My Passions


I’m an advocate for strong culture.

Good culture is what makes hard work feel easy. At Label Insight and at Felux, I was a culture team member. The goal of these teams shouldn’t be to plan monthly birthday cakes and pizza parties, but to encourage open conversations among all employees at every level. They should look for creative methods to unite people, ensure everyone has a voice, and create a welcoming and comfortable work environment. They’re a way a company can truly invest in everyone’s well being.

So then one day I wanted to plan a pizza party…

The problem with the office pizza party.

The typical office pizza party often consists of a few basic 1-topping styles ordered from the nearest place that happened to be open. Don’t get me wrong, I would never miss one—I adore pizza in all its forms. However, in an attempt to revitalize the pizza party experience, I decided to establish a secret society. The fundamental idea behind this was to create an intriguing invitation for newcomers to the company to join, offered by a fellow colleague, in order to speed up that sense of belonging and make people feel welcome. Additionally, I aimed to steer away from mandatory fun and activities separate from the HR onboarding process. Ultimately, my goal was to inspire others to form unconventional clubs or organize peculiar events.

How Circular Sector works.

The goal of each meeting was to find the hidden gems of pizzas around each of the Chicago and St Louis offices. There are A LOT of different pizzas in both places. The society works by having everyone nominate a specific style of pizza from a specific place. Everyone votes for the ones they want to try and the top 3-5 are ordered. At the meeting, everyone samples all the nominees, and then votes “Yea” if they would eat it again or “Nay” if not. The pizza with the most “Yeas” wins the nominator eternal glory.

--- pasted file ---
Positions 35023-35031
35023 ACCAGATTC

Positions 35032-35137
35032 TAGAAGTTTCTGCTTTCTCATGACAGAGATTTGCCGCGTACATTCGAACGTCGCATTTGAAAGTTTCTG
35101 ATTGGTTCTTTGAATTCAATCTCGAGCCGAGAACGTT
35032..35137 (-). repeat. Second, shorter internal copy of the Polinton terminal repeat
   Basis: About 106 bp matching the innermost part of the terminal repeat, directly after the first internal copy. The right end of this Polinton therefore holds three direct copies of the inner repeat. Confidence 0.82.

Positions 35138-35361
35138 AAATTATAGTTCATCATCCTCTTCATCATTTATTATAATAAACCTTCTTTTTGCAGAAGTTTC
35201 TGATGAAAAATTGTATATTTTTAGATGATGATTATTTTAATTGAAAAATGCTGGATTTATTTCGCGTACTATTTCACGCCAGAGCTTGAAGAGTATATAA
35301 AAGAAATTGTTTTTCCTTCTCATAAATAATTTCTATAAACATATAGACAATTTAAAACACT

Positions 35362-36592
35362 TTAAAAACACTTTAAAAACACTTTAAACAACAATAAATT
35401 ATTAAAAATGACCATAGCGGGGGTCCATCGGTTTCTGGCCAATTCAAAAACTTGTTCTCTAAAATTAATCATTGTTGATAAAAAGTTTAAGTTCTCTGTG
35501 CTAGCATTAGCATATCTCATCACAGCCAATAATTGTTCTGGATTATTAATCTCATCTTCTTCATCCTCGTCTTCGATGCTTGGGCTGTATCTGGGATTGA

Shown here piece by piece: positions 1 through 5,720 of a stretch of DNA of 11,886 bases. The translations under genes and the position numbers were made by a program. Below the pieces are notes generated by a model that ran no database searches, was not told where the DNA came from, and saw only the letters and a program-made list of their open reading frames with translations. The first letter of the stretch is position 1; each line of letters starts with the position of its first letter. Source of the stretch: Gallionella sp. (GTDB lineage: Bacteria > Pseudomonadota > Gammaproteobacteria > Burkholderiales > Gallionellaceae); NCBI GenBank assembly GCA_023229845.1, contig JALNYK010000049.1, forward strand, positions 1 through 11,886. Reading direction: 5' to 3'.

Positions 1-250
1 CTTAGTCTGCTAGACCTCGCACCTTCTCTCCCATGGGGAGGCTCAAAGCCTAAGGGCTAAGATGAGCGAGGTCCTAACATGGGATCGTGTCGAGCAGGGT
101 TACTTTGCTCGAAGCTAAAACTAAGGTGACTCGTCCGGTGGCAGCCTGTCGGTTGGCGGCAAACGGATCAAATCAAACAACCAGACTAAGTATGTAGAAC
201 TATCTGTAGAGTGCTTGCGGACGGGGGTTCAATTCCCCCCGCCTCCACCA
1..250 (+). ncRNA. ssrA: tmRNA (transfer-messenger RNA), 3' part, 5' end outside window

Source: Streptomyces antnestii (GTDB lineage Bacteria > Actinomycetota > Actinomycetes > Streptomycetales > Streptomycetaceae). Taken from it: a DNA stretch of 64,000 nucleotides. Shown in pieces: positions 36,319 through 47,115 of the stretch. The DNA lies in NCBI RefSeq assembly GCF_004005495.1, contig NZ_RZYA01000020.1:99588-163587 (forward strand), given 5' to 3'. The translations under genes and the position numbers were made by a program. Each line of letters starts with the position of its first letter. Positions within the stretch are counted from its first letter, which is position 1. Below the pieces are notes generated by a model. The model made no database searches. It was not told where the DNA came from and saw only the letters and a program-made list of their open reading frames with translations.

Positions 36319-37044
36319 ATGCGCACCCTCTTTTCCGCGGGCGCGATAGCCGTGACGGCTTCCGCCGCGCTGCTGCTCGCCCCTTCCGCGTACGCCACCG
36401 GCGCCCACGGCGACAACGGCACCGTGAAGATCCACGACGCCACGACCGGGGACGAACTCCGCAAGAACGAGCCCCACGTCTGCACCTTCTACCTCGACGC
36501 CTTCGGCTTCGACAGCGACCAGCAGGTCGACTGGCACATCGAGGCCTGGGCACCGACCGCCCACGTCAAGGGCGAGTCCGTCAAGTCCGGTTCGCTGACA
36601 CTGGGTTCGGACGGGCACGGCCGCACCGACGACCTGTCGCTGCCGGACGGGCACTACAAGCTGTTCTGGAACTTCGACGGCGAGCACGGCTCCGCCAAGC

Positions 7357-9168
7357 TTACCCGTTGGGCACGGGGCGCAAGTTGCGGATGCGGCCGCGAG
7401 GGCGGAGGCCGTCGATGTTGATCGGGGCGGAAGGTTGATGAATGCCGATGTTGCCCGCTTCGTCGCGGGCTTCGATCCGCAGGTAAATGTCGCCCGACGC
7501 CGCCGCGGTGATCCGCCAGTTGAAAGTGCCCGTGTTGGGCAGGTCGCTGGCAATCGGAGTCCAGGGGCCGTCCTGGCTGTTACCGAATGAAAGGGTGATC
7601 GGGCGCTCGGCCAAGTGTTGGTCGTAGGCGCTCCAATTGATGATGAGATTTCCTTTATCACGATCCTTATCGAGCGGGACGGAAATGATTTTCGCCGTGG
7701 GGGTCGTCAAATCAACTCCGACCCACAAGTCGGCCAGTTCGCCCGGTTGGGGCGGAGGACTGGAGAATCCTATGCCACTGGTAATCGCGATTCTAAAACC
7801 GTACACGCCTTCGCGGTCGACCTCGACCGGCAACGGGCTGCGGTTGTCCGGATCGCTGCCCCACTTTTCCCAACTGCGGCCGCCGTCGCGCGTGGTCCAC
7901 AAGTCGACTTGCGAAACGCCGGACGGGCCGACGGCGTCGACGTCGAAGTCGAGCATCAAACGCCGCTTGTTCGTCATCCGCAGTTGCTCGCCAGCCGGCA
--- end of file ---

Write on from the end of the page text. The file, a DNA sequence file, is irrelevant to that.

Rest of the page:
Out of a desire to recreate a pizza fest, I created a secret society.

Why a secret society?

Because I’m weird and it’s really an open secret, however, I did want it to depend on word of mouth to facilitate those conversations. So there are never event announcements outside of the Slack channel. We would shush others if they spoke the name during regular work meetings. We “hid” our symbols around the office…

As seen in the #general slack channel:
As seen in the #circular_sector slack channel:

How’d it go?

I only had meetings if people asked, and enough meetings were requested over the years that we even held championship editions with 3 or 4 previous winning pizzas. At any time, membership was between 1/2 and 2/3 of the company. And now the world has better pizza data that I can share! If you’re ever in Chicago (or some of these ship!), here are 4 unique, crowd-pleasing grand champion pizzas and their nominators: